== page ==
Conflicts, critics are always around
Rick Roles sounds like he knows what he’s talking about. And he seems to know his subject pretty darn well, too.
That subject is something longtime residents have heard — or discounted — many times before: the energy industry’s “dark side,” you might say.
I didn’t intend to meet and listen to Roles on Monday morning. I was at Creekbend for a breakfast with a colleague and we had commented on the fact that we had not been allowed to go on a natural gas drilling rig visit organized by the Middle Colorado River Watershed Council. WPX Energy had decided to not allow any media folks on the visit. That’s their right, it’s their property. But it did make both my colleague and me wonder if there was something we weren’t supposed to see or know. That’s what reporters do. (Full disclosure: I since received a personal email invite to visit the WPX water management facility. Still mulling that over …)
At any rate, Roles heard us talk about that, as he was sitting at the next table. He struck up a conversation that focused on what he said were health problems caused by wells drilled near and on his ranch south of Silt and the Colorado River. Roles also recounted several problems his goats and cattle had suffered when trying to give birth. Which he also laid at the door of the gas industry. And he doesn’t hold the Colorado Oil and Gas Conservation Commission in very high regard, either.
It wasn’t the first time I’d listened to, and reported on, Roles’ issues and claims. Many years ago, I visited his ranch, and he took me around to see what was going on. This was back when the gas industry was booming in the county.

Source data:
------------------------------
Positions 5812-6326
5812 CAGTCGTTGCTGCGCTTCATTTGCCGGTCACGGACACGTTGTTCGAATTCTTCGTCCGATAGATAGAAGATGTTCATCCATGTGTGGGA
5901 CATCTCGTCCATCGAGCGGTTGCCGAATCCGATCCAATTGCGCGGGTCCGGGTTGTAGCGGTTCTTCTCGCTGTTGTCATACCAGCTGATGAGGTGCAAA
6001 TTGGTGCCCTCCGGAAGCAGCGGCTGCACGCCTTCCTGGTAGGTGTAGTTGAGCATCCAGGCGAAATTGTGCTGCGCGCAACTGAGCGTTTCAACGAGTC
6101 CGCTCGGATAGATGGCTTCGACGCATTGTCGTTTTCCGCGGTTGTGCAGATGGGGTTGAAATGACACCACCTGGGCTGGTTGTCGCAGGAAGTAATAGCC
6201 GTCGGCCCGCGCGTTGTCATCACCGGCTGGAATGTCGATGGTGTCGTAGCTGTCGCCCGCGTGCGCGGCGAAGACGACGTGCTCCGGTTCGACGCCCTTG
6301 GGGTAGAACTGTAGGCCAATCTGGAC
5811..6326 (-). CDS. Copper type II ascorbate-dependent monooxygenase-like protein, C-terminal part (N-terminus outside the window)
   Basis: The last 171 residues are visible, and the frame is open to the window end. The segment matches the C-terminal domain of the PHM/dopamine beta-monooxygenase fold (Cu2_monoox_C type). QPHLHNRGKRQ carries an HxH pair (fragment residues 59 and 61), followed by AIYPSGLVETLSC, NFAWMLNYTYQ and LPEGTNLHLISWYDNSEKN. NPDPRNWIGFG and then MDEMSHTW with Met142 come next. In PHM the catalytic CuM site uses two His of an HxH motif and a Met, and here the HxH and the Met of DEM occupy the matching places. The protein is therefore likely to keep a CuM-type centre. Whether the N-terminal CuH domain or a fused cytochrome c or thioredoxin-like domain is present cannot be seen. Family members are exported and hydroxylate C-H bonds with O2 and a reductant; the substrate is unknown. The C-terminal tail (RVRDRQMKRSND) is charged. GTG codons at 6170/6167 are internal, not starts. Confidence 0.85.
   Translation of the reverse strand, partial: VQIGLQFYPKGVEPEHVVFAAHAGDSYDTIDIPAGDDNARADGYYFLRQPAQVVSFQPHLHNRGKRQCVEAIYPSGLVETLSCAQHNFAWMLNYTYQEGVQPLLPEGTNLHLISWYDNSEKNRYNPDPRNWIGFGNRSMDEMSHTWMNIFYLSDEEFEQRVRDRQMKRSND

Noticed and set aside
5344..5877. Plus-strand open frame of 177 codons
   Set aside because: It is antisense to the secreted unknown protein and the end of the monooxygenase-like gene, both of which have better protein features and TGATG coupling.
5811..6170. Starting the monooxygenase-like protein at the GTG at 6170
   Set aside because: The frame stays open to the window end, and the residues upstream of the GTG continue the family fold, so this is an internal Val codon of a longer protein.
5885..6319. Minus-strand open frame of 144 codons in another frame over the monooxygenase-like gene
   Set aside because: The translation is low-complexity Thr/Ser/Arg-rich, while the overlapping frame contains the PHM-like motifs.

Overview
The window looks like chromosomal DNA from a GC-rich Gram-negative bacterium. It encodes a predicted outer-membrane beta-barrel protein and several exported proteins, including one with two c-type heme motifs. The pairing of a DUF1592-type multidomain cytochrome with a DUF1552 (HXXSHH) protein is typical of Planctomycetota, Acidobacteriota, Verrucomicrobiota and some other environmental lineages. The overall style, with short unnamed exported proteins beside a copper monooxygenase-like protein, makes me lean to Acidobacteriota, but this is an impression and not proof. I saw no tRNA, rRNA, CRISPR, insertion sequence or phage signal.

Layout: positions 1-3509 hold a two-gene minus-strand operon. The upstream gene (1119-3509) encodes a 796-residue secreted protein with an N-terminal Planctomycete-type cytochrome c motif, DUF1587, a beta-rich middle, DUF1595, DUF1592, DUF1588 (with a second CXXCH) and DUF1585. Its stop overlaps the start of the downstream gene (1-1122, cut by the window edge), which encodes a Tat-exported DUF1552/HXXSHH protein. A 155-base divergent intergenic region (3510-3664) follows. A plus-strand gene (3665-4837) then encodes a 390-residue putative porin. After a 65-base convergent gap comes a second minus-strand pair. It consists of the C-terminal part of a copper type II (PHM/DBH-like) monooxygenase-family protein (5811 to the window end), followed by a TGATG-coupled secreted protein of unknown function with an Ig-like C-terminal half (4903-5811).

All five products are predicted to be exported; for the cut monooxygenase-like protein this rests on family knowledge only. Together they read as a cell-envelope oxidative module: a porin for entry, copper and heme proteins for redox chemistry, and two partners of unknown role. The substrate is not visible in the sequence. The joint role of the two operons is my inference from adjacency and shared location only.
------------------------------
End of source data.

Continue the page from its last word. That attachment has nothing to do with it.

I’m not saying Roles is right or wrong in his claims. Like most, probably a little bit of both.
But after listening to Roles this week, along with two other developments related to the gas industry, it just had me wondering if the gas industry has maybe just as many, if not more, critics these days than during that last local “gas rush” of about 2000-2008.
One of those critics that caught my eye is a Colorado congressman, Jared Polis. The Boulder Democrat recently recounted that the gas industry had — unbeknownst to him or his family — drilled a well on a neighbor’s property in Weld County, next to where Polis’ family has a small farm and where family members live.
Polis, who has pretty deep pockets, even filed a lawsuit against the company, but then withdrew it to gather some more facts, according to a story I read.
Then there was an Associated Press story that quoted a high ranking Shell executive as saying some in the energy industry may have an “arrogant” attitude when it comes to how they operate and relate to everyday citizens who have concerns over their activities.
I have to say I was kind of surprised to listen to Roles and read about Polis and an energy exec call some in his industry “arrogant.” For some reason — probably because the number of drilling rigs and related activity in Garfield County has dropped so much in the last three or four years — I had the impression the industry was doing a better job of working with their neighbors. In some ways, I’m sure they have, and I do appreciate the jobs they’ve provided so many of our local residents over the years and decades.
It’s been some time since I wrote a story about gas drilling, so maybe I’ve kind of lost some perspective. I do realize the process of drilling and developing a well is an industrial activity by its nature. I doubt it will ever be done without some kind of repercussion, just as all industrial activities.
Rick Roles, Jared Polis and a Shell executive who spoke up just all caught my attention in a short period of time. They reminded me of conflicts that seem to always be around.
What’s always been important is how we handle and try to resolve those conflicts.
It will be interesting to see how — even if — any future resolutions lead to lasting change for the better of all involved.
Mike McKibbin is the editor of The Citizen Telegram.
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Former Rifle Bears standout turned starting running back for Western Colorado University Ty Leyba remembers it like it was yesterday.